Normal Jaundice

Jaundice is a normal process after birth, caused by bilirubin in the blood. When the baby was inside mom, it needed extra red blood cells in order to get enough oxygen. Now that the baby is born, these extra red blood cells break down into bilirubin, which gives a yellow appearance to the baby's skin. The yellow color usually becomes noticeable two or three days after birth, starting in the face and moving down the body to the chest, abdomen, arms and legs.

Typically the yellow color will disappear on its own without treatment. The bilirubin leaves the baby's body through the stool, so if the baby is eating well and is having wet and dirty diapers, jaundice probably won't cause any problems.

Harmful Jaundice

However, if bilirubin builds up to an extremely high level, it can make the baby sick or even cause severe complications. This can either mean the body is producing too much bilirubin, or the baby's liver, which is not yet mature, is having difficulty breaking it down quickly enough. Although not common, there are also cases where a difference in mom's and baby's blood types can cause jaundice.

Watch your baby's skin color, eating and sleeping habits closely during the first several days after birth.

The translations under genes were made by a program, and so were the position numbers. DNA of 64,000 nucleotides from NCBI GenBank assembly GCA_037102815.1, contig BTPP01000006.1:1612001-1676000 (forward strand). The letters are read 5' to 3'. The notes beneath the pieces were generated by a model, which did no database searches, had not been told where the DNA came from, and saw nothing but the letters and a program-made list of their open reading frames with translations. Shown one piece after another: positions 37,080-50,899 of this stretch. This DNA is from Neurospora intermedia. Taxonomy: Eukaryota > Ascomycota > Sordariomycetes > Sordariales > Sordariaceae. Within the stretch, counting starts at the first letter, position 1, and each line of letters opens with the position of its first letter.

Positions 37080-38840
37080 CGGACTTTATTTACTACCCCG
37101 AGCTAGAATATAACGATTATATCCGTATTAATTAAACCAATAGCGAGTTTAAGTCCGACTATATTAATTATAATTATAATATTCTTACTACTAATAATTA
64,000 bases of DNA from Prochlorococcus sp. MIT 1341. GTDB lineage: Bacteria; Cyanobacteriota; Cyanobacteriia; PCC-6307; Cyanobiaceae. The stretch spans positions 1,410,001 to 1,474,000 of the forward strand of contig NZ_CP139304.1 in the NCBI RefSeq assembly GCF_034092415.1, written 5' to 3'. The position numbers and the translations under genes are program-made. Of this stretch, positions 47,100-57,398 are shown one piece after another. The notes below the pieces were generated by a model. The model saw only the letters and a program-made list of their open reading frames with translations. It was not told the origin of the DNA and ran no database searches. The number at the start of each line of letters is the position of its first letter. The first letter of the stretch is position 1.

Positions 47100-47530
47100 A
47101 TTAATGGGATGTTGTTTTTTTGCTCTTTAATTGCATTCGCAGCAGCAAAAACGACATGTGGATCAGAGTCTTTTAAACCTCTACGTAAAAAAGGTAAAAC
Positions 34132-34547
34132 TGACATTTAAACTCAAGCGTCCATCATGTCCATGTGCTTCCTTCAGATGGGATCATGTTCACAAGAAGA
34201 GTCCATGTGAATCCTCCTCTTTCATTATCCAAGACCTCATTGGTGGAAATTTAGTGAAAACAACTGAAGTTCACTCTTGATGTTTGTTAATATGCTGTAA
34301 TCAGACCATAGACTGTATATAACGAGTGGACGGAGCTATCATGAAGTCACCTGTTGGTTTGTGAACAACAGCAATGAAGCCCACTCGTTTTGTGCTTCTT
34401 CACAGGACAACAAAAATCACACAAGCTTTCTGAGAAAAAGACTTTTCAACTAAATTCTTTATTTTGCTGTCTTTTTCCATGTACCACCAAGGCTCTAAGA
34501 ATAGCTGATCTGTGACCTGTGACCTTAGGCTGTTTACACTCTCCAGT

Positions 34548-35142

Contact your doctor if the baby has the following symptoms:

  1. Yellow color develops within the first 24 hours.
  2. Yellow color is severe or is present in the arms and legs. To check this, gently press a finger on the baby's arm or leg, and look at the color of the skin when you first lift your finger. The spot should appear white; if it is yellow, jaundice is present. When checking this color, it is best to use natural light or white fluorescent light.
  3. Whites of the eyes become yellow.
  4. Baby's skin appears "suntanned."
  5. Baby is very sleepy and loses interest in eating.

The doctor may order a bilirubin blood test. If the baby has a normal bilirubin level and the skin is still yellow, you can help the bilirubin leave the baby's body more quickly by placing baby next to a sunny window dressed only in a diaper. The sunlight works to break down the bilirubin similar to the bili blanket discussed below. You may need to adjust the room temperature to keep the baby comfortable.

If the bilirubin blood test is abnormal, the doctor may order phototherapy using a bili blanket or bilirubin lights in the hospital or at home. MyMichigan Home Care features in-home phototherapy services. To learn more, call MyMichigan Home Care at (989) 633-0733 or toll free (800) 862-7721.

If the bilirubin level gets very high, the doctor may want the baby to be hospitalized for close observation.

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